Computational Toxicology and Exposure Communities of Practice: Computational approaches to integrate DNT NAMs for fit-for-purpose identification of DNT hazard
Date and Time
11:00 am - 12:00 pm EDT
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Topic: Computational approaches to integrate DNT NAMs for fit-for-purpose identification of DNT hazard
Who: Dr. Kelly Carstens, Biologist in the Center for Computational Toxicology and Exposure
When: March 24, 2022 from 11:00 AM- 12:00 PM EST
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Current developmental neurotoxicity (DNT) hazard assessment relies on in vivo testing that is resource intensive and lacks information on key cellular processes. To address these limitations, DNT new approach methodologies (NAMs) are being evaluated for their utility to inform DNT hazard, including: functional microelectrode array network formation assay (NFA) to evaluate neuronal network formation; and high-content imaging to evaluate proliferation, apoptosis, neurite outgrowth, and synaptogenesis. This work applies computational approaches to address three related hypotheses: (1) a broad screening battery will provide a sensitive marker of potential DNT bioactivity; (2) evaluating selective bioactivity may provide a more specific indicator of the functional processes underlying DNT; (3) some subset of the DNT NAM endpoints may optimally classify DNT in vivo reference chemicals.
The dataset contained 57 assay endpoints, with a union set of 92 screened chemicals, including 53 chemicals with evidence of in vivo DNT and 13 putative DNT negatives. K-means clustering of selectivity revealed five chemical clusters with distinct DNT-relevant activity and identified DNT evaluation chemicals with 66% sensitivity and 92% specificity, capturing 18 false negatives. We used a supervised machine learning approach to identify the most informative endpoints in classifying DNT evaluation chemicals. The five most important features included three cytotoxicity endpoints, network formation, and neurite outgrowth endpoints. This work highlights current obstacles in DNT NAM data interpretation, including a limited set of reference negatives and the question of whether cytotoxicity should be considered off-target or is relevant to deriving key DNT-related points-of-departure. Together, these data emphasize the importance of an integrated analysis that combines computational approaches, a broad chemical set, and a diverse suite of assays to demonstrate the fit-for-purpose utility of DNT NAMs for identification, hazard characterization, and prioritization of chemicals. This abstract does not reflect EPA policy.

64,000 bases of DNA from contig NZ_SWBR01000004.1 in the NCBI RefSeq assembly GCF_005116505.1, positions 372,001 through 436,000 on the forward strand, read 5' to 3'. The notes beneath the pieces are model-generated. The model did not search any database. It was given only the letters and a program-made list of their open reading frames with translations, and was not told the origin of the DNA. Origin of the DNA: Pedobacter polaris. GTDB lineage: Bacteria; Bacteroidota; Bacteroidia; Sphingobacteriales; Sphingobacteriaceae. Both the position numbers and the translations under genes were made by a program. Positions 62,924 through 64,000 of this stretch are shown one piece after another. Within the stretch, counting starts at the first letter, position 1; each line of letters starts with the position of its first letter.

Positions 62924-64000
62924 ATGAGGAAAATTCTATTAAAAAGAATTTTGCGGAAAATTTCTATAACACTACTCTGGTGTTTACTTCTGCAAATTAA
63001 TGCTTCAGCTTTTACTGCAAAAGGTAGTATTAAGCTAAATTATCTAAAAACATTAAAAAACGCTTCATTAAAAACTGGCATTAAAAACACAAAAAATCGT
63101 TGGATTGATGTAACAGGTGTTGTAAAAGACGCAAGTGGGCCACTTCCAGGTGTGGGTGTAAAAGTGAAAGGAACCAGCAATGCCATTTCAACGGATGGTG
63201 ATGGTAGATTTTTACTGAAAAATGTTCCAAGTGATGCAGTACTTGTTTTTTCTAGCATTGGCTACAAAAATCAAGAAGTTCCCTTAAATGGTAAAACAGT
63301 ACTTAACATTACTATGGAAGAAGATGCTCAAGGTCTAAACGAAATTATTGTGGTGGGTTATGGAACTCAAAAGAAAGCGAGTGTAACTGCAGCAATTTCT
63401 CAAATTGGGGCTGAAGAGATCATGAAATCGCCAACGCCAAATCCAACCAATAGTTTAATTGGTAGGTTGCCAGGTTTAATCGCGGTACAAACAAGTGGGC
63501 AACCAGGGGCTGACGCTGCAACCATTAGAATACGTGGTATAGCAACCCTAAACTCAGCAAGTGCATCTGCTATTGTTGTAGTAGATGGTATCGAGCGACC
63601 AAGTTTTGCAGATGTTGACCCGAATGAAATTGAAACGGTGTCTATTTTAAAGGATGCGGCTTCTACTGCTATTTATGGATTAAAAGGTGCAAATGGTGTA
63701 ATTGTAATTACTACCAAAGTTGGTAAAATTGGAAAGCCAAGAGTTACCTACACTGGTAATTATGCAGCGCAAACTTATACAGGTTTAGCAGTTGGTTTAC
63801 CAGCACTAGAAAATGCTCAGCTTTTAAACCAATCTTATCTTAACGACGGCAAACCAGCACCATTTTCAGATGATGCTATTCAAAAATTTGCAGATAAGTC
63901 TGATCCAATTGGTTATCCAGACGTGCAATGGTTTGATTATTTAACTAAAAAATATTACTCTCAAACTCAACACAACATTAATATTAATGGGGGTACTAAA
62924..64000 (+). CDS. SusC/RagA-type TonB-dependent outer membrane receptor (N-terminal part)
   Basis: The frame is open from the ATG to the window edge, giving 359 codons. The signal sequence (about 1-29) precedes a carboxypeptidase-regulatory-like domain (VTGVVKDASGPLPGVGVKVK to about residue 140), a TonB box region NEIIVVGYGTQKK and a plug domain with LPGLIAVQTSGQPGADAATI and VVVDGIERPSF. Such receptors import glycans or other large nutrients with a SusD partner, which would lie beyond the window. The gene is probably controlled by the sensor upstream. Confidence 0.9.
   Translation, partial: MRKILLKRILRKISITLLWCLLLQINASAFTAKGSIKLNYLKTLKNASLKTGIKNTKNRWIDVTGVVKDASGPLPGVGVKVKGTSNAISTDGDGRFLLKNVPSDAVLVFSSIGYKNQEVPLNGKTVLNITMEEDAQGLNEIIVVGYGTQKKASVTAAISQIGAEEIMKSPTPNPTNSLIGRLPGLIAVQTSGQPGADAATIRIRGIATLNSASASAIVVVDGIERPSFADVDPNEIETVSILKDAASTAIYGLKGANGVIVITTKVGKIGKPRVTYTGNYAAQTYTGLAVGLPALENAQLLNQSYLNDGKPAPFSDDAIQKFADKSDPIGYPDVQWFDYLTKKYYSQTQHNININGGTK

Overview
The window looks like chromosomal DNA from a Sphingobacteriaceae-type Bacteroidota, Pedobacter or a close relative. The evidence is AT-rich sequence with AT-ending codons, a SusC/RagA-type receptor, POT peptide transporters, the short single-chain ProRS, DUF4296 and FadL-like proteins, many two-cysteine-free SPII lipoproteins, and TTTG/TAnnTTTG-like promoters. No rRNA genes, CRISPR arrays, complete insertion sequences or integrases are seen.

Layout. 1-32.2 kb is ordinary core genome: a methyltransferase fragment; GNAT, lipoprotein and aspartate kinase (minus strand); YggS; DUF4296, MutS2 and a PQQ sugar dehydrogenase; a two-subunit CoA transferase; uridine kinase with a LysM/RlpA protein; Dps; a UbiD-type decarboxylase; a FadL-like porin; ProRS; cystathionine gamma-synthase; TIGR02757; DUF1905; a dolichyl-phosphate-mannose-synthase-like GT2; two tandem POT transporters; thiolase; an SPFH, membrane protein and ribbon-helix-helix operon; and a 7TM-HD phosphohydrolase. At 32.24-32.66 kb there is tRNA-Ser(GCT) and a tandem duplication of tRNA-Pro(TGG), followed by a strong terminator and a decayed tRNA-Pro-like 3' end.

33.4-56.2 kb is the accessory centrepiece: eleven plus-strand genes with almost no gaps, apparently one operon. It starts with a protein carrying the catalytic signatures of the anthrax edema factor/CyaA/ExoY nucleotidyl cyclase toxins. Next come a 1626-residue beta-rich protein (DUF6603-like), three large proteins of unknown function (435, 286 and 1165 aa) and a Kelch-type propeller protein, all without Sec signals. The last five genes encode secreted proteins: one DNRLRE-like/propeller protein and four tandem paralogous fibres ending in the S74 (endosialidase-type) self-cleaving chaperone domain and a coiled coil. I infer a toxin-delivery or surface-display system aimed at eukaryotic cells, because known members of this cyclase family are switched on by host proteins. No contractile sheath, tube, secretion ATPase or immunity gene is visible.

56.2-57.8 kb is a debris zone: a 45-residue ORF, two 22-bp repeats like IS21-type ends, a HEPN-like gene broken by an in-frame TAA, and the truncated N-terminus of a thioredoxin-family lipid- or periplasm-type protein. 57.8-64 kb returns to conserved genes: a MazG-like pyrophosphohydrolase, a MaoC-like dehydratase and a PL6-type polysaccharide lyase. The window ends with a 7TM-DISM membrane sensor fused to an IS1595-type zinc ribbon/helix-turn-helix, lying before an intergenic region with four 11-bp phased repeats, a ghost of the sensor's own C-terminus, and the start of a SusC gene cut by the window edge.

This abstract does not necessarily reflect U.S. EPA policy.
For more information visit the EPA's Computational Toxicology Communities of Practice webpage.